The example below also assume that you are running ghostscript 5.50. Working with newer version of ghostscript may require slight modifications. Let's also assume that the freefonts will be placed in ~/lib/fonts/freefont.

  1. Unpack and install freefonts. The last line below creates a new Fontmap file with a single line in it. It maps the PostScript font name VictoriasSecret to the font file victoria.pfb.
        cd ~/lib/fonts
        gunzip -c ~/freefonts-0.10.tar.gz | tar xvf -
        cd freefont
        mv Fontmap Fontmap.old
        cat > Fontmap
            /VictoriasSecret (victoria.pfb) ;

  2. Make ghostscript and X aware of the new fonts. Ghostscript 5.50 uses the GS_LIB environment variable and ghostscript 6.01 uses the GS_FONTPATH environment variable.
        xset fp+ ~/lib/fonts/freefont/
        setenv GS_LIB ~/lib/fonts/freefont
        setenv GS_FONTPATH ~/lib/fonts/freefont

  3. Let's see if X can see the Victoria's Secret X font now. Do:
        xlsfonts | grep victoria

    You should see:

        -freefont-victoriassecret-normal-r-normal--0-0-0-0-p-0-iso8859-1

    If you don't see the above output, there may be something wrong with your X environment.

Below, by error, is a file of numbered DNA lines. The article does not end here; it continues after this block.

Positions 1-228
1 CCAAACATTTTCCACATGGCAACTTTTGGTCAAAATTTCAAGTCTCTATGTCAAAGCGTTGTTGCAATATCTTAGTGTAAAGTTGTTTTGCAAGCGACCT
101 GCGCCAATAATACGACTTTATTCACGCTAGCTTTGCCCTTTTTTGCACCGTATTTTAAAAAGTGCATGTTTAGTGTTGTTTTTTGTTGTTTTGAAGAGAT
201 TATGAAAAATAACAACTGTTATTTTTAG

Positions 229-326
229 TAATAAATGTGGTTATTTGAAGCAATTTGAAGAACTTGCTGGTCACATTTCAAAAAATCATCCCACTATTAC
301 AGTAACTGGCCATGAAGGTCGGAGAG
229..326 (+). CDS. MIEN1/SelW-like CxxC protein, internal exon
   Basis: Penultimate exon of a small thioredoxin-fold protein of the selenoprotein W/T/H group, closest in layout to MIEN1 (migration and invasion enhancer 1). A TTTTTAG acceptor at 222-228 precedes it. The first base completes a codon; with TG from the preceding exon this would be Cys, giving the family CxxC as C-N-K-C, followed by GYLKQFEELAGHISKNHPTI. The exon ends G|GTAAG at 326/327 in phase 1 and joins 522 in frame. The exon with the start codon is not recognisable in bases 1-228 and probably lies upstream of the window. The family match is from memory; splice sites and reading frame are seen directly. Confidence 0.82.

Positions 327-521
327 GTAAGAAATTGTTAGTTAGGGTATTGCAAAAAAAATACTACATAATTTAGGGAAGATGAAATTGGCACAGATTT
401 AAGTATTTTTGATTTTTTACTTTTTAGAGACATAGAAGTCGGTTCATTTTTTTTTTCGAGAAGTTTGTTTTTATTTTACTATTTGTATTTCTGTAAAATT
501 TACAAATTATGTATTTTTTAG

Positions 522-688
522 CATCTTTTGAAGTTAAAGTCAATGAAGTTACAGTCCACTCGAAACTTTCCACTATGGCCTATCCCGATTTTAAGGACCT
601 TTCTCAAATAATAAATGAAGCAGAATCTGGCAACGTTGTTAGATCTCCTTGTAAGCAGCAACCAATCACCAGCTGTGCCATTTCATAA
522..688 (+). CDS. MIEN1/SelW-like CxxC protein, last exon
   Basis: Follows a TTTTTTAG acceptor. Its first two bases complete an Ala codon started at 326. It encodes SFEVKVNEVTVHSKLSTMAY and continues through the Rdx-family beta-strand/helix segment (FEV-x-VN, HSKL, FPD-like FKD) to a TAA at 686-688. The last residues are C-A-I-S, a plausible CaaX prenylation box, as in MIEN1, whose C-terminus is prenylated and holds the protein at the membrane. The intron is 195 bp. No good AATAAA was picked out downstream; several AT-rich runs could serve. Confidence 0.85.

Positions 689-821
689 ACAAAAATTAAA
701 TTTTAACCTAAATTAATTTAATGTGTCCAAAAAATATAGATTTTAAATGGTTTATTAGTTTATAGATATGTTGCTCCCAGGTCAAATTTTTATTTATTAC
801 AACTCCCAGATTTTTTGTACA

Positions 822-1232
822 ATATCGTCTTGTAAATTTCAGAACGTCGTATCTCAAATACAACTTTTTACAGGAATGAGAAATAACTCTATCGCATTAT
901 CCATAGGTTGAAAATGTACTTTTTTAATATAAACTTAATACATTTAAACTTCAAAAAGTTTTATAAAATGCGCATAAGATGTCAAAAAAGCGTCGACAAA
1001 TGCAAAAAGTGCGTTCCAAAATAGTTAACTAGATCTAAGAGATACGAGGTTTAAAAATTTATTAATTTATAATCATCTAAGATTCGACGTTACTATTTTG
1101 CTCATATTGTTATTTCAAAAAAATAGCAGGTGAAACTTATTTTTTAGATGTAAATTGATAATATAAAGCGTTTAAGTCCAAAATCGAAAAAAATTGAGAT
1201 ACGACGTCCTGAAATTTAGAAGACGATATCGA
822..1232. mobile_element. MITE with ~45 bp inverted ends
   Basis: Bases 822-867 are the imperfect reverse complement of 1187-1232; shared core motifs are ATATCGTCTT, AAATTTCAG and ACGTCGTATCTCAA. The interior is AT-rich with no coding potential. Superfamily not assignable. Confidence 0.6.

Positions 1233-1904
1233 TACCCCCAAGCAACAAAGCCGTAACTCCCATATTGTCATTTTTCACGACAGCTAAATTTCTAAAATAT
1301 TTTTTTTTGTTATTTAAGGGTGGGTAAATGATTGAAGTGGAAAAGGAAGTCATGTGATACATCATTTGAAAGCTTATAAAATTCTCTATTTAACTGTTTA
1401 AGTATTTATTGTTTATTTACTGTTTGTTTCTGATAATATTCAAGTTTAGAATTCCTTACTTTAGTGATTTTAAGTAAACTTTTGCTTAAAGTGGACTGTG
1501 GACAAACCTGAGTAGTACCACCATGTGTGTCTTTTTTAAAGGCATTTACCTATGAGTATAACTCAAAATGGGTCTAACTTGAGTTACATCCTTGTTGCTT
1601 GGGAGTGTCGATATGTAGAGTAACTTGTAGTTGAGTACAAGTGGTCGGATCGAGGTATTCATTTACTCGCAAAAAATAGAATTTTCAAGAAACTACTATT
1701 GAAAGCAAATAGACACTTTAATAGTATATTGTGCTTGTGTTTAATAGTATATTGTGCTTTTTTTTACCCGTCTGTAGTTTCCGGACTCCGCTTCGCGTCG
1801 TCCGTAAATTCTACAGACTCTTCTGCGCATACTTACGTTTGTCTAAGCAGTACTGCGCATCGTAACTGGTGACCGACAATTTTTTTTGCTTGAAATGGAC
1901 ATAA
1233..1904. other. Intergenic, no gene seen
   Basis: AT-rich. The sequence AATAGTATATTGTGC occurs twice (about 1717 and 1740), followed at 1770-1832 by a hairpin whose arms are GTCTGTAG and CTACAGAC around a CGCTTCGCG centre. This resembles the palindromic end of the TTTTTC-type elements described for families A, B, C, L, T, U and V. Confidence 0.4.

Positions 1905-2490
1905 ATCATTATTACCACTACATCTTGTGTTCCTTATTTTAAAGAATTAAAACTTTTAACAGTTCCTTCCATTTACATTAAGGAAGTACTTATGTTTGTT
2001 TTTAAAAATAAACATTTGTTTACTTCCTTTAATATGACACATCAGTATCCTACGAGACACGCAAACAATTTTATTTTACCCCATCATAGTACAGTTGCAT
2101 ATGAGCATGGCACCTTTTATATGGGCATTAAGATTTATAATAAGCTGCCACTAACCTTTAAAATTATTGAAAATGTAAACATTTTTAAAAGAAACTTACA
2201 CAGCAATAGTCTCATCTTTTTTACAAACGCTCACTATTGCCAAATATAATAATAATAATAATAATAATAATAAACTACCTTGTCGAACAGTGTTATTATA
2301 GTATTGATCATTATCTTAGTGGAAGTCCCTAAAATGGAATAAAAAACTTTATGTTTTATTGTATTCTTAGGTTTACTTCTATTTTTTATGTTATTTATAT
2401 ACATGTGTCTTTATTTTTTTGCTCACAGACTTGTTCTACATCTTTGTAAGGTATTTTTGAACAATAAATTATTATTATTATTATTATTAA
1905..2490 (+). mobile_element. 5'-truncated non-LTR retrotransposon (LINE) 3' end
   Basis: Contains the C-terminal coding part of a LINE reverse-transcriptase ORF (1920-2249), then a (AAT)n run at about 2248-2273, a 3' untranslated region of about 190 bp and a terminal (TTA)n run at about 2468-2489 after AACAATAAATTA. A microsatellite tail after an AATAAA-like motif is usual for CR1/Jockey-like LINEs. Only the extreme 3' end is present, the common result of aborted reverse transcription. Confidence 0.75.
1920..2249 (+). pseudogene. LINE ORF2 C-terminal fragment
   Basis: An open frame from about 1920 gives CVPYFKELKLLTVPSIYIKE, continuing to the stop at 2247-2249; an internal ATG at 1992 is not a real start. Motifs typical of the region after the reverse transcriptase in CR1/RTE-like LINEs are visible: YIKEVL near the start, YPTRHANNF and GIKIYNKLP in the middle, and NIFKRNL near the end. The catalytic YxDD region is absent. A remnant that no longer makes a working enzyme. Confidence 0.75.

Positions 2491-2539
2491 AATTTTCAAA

4. Let's see if ghostscript can see the Victoria's Secret PostScript font now. In an xterm, do:
        gs
    
        GS> 200 200 moveto
        GS> /VictoriasSecret findfont [48 0 0 -48 0 0] makefont setfont
        GS> (Hello) show

    The word Hello would be shown up-side-down, but that's expected. If Hello is not shown in Victoria's Secret font, either this procedure is not compatible with the ghostscript you have, or there's something wrong with your ghostscript setup.

  5. Now, let's make tgif use the Victoria's Secret font. We will use the Tgif.AdditionalFonts X default. Recall that you will need 4 lines for each font in tgif. One for the Roman style, one for the Bold style, one for the Italic style, and one for the BoldItalic style. Since there's only one Victoria's Secret X font, we should make all these 4 lines the same.

    Each line in Tgif.AdditionalFonts has 3 parts that are separated by commas.

    • The 1st part is the family-weight-slant-sWidth, which would be victoriassecret-normal-r-normal here (please notice that freefont is the font foundary).
    • The 2nd part is the registry-encoding, which would be iso8859-1 here.
    • The 3rd part is the name of the corresponding PostScript font, which would be VictoriasSecret here.

    Put it all together, we would add the following lines to an empty ~/.Xdefaults file:

        Tgif.AdditionalFonts: \n\
            victoriassecret-normal-r-normal,iso8859-1,VictoriasSecret\n\
            victoriassecret-normal-r-normal,iso8859-1,VictoriasSecret\n\
            victoriassecret-normal-r-normal,iso8859-1,VictoriasSecret\n\
            victoriassecret-normal-r-normal,iso8859-1,VictoriasSecret

    If your X environment requires you to run xrdb, do:

        xrdb ~/.Xdefault

  6. It's time to test this. Run tgif. You should see VictoriasSecret in tgif's Font Menu. Select it and create a text object with large font size in this font. Save the file and export/print it in PS format. View the generated PS file with ghostscript.